Liked by 1 person

  13. I’ve clearly had way too much time off! I have a pulpit supply engagement tomorrow morning, and I’ve been starting-stopping-starting on my sermon for the last two days. The congregation is currently without a pastor and is at the earliest stages of the call process. So the Gospel text seems like it would be a little disconcerting. I think I will acknowledge that there will be challenging times during the call process, especially if there is not an interim pastor available to serve them. And I will point to the verses that promise God’s presence with God’s people through any rough times: Do not be afraid; you are of more value than many sparrows, and Those who find their life will lose it, and those who lose their life for my sake will find it.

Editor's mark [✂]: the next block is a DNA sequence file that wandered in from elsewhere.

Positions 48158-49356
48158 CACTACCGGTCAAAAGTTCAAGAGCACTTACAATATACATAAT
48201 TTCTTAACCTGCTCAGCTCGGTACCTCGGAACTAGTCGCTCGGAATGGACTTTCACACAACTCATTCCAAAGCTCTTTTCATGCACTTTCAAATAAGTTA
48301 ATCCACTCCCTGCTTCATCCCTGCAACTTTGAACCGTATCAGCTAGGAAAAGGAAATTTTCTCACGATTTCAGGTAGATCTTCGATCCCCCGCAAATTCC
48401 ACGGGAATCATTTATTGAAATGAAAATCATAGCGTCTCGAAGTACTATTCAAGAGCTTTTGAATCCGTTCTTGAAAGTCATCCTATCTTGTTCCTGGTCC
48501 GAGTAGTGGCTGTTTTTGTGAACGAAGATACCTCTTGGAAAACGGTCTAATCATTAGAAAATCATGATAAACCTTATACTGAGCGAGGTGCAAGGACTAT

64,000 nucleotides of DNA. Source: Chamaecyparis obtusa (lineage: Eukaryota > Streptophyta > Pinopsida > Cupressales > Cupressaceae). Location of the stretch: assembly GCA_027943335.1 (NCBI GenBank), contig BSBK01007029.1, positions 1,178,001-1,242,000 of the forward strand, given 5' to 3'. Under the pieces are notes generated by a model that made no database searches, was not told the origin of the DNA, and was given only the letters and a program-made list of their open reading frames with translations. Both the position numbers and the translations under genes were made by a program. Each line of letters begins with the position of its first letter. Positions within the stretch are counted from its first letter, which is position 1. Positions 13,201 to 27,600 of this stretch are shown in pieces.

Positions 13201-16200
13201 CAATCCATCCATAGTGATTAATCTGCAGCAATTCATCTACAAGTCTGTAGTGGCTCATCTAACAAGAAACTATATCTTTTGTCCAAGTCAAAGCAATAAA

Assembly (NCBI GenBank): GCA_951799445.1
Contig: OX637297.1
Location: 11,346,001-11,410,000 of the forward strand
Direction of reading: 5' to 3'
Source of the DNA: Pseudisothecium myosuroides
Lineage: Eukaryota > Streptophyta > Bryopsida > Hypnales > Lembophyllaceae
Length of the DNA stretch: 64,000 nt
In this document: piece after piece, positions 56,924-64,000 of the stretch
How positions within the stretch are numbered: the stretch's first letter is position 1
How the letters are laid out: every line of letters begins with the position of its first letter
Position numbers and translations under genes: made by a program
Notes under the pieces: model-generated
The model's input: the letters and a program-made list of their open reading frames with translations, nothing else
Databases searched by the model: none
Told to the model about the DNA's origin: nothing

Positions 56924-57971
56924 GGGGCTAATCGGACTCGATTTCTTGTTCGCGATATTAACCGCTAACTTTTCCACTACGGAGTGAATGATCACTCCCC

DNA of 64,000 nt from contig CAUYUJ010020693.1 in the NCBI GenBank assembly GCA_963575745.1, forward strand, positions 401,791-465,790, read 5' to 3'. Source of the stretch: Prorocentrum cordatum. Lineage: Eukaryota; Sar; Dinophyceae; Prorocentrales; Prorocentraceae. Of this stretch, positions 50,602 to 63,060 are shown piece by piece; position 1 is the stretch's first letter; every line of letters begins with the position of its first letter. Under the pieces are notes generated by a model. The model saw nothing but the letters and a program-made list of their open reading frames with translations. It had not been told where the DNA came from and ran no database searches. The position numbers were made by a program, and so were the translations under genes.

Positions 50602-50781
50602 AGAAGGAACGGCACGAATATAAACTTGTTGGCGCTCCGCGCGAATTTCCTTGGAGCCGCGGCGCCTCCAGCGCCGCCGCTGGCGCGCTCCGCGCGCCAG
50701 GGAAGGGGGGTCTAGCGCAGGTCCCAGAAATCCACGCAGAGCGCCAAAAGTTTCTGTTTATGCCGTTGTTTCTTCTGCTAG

That’s it, a nugget. Now to turn it into something that resembles a sermon. About all I can offer to fuel those of us who are late-night sermonizers is some cheese and crackers; I’d be glad to share them with you.

    Liked by 1 person

    1. Cheese and crackers is yummy late at night! I am kind of going the same way, except that I am a new pastor at the church (4 monthsish) and have been asked to lead the church in exploring how we need to start being the church so that we can grow. I’m going with the idea that part of being church is difficult and challenging because we are called to face God’s reality not the cultural reality. I have some Coke (pop/soda/etc) to share for those who need a caffeine kick to finish.